The new man in charge at Blue U.

Story by Chris Graham

The world has turned over several times at least since John Downey first stepped foot on campus at Blue Ridge Community College in 1992. Few had heard of the Internet by then, for example. And the handful of us who had cell phones had to leave them in their cars, except for the occasional guy who carried around a device as big as your average brick. 

“Even five years ago, we wouldn’t have dreamed that every student virtually at Blue Ridge has a cell phone, or that I’d be looking at e-mail on a cell phone. That’s a five-year period. That’s incredible. What will the next five years bring?” said Downey, who will be taking over the reins as president at BRCC on Aug. 3, replacing Jim Perkins, who announced his plans to retire earlier this year after serving in the president’s office for 20 years.

Downey, 47, has been at what the kids like to call Blue U. for 17 years now, coming to the Valley after a seven-year stint in the admissions and student-activities offices at Bunker Hill Community College in Boston. The Syracuse, N.Y., native has slowly, steadily made the climb up the management ladder at Blue Ridge, joining the staff as the school’s disability-services coordinator and working into the dean’s office in 2002 before being named the vice president for instruction and student services in 2005.

Which is to say, he has a host of experiences and perspectives to bring to the job of president from working on the front lines in student counseling to upper-level management.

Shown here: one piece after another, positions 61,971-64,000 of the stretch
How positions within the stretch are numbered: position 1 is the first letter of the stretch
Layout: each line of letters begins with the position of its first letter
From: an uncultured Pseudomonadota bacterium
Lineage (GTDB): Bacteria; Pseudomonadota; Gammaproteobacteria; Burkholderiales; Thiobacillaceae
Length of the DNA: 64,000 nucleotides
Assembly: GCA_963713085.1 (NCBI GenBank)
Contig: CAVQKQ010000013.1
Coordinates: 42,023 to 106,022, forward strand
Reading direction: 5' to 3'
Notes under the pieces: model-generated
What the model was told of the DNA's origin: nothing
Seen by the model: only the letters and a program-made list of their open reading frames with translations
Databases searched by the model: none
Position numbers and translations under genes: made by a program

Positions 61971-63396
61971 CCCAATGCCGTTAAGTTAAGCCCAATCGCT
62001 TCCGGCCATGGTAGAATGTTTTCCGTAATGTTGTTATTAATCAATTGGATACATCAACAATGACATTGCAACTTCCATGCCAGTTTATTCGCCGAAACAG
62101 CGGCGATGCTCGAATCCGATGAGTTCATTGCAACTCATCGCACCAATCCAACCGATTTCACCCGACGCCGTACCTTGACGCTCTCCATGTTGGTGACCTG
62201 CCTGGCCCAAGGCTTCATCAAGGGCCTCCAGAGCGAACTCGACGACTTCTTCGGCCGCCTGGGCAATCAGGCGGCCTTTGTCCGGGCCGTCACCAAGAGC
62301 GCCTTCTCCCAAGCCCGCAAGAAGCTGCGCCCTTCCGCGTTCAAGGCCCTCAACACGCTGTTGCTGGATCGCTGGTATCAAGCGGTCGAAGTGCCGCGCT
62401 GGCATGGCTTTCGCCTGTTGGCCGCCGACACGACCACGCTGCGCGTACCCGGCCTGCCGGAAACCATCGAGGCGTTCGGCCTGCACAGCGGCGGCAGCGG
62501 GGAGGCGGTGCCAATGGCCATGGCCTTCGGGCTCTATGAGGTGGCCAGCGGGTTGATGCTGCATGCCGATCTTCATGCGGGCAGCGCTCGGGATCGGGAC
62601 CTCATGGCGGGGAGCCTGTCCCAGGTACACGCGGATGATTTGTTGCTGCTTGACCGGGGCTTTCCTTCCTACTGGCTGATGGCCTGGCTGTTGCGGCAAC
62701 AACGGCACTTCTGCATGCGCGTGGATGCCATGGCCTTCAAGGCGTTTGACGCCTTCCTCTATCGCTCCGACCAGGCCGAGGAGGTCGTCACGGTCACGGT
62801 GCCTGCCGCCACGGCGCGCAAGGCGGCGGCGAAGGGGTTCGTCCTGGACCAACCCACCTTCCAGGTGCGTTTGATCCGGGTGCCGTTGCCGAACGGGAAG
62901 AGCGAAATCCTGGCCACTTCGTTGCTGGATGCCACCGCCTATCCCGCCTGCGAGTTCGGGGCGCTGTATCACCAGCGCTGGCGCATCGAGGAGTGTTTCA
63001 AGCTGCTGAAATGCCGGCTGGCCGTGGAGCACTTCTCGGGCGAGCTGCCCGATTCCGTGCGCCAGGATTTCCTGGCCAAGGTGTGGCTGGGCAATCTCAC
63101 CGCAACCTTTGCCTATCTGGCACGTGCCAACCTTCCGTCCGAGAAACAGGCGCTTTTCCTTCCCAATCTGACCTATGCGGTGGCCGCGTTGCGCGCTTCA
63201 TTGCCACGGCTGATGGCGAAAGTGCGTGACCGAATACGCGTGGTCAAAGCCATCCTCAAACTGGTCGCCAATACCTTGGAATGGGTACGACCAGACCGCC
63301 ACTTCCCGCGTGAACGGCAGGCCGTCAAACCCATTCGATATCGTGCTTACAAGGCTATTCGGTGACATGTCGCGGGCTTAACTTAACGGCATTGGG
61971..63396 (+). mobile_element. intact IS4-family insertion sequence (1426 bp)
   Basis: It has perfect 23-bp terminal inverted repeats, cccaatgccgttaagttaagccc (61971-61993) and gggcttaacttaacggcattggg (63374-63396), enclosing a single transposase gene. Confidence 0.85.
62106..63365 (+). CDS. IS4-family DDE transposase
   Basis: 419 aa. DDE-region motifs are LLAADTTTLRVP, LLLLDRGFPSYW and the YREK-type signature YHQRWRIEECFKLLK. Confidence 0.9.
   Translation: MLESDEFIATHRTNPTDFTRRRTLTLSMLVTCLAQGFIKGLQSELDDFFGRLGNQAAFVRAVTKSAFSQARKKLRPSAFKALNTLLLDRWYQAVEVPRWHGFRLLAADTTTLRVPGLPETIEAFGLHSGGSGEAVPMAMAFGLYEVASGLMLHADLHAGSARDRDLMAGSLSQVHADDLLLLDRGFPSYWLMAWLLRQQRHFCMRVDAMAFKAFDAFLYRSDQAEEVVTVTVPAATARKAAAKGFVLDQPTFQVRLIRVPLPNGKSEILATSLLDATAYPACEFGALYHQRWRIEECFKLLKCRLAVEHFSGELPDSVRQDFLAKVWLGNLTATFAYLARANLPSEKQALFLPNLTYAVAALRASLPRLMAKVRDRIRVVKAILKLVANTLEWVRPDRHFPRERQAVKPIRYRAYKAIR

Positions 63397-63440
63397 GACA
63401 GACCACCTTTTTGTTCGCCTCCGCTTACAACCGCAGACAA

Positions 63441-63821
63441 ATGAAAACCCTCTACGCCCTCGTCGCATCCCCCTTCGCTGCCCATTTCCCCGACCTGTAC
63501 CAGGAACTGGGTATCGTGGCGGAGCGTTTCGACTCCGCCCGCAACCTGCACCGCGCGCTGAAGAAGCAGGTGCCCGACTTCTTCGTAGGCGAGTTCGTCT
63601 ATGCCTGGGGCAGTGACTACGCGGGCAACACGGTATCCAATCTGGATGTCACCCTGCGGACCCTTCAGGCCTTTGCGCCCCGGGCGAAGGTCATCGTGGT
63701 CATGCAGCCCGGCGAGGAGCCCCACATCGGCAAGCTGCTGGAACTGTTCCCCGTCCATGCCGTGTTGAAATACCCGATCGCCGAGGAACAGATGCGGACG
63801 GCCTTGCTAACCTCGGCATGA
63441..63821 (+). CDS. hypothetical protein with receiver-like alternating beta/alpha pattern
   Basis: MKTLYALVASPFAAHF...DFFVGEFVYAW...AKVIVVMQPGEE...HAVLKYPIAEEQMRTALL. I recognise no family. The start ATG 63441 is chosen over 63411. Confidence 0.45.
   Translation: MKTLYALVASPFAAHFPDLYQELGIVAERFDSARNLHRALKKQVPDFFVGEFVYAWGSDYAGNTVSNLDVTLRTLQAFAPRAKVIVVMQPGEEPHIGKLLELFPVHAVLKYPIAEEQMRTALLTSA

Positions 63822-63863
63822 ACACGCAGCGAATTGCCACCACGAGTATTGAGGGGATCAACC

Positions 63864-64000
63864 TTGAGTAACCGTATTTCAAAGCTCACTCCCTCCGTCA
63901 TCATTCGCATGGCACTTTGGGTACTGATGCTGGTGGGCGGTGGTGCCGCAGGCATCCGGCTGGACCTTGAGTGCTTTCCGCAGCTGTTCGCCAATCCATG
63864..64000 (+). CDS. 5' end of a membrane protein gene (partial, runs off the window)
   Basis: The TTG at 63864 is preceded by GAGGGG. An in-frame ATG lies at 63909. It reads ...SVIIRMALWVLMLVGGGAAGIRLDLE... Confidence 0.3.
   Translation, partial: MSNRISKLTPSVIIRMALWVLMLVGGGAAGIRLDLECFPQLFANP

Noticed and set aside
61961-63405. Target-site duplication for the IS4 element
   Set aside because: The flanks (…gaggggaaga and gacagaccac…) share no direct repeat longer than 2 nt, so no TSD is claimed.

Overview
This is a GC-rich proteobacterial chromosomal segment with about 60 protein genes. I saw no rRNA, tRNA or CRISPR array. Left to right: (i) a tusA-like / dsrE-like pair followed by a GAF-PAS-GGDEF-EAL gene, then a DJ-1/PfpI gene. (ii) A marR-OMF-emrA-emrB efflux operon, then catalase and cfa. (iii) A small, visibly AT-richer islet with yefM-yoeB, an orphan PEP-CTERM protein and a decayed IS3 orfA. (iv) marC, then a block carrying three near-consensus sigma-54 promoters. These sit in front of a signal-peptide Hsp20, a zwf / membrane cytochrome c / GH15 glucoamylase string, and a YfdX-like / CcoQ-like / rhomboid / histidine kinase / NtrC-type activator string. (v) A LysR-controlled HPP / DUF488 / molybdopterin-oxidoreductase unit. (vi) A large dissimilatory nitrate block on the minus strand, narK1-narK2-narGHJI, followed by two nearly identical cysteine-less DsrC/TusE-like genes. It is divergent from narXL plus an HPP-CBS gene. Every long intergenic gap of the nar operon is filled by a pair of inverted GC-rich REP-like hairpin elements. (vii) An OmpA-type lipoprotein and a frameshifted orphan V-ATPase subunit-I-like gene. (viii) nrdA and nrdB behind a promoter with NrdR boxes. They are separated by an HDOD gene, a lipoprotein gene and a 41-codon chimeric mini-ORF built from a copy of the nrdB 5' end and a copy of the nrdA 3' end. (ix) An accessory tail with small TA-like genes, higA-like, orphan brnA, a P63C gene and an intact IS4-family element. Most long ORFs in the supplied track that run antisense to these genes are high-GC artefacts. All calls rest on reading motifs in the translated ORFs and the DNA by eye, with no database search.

“There are more similarities and differences to the two perspectives. We’re all focused on the student experience and what students need. Whether you’re making policies about that or you’re actually providing direct service, all of us try to stay focused on, Are we creating structures where students understand the implications of the decisions that they make?” Downey said.

The focus in the Downey era will be building on the work done under Perkins to make BRCC a key player in workforce development in the Shenandoah Valley. The charge for Downey will be making sure the school is ahead of the curve when it comes to the needs of local business and industry in the development arena.

“We’re really increasingly looked to as being part of the solution to some of the economic problems that exist locally,” Downey said. “What I hear from local employers is that despite the higher-than-average local unemployment rate that we’re experiencing now, they still have a hard time finding the right kind of qualified worker that runs that plant well, that’s able to use the technology that is available.

“One of the challenges that we will face internally is, how will we respond to that changing technology so that when industry needs that training we can offer it quickly?” Downey said. “I don’t think industry can wait anymore for an educational program to be developed through bureaucracy. They really need it to be developed and developed quickly. I think the more we can to be prepared and structured to be able to meet that need, the better off the community will be.”


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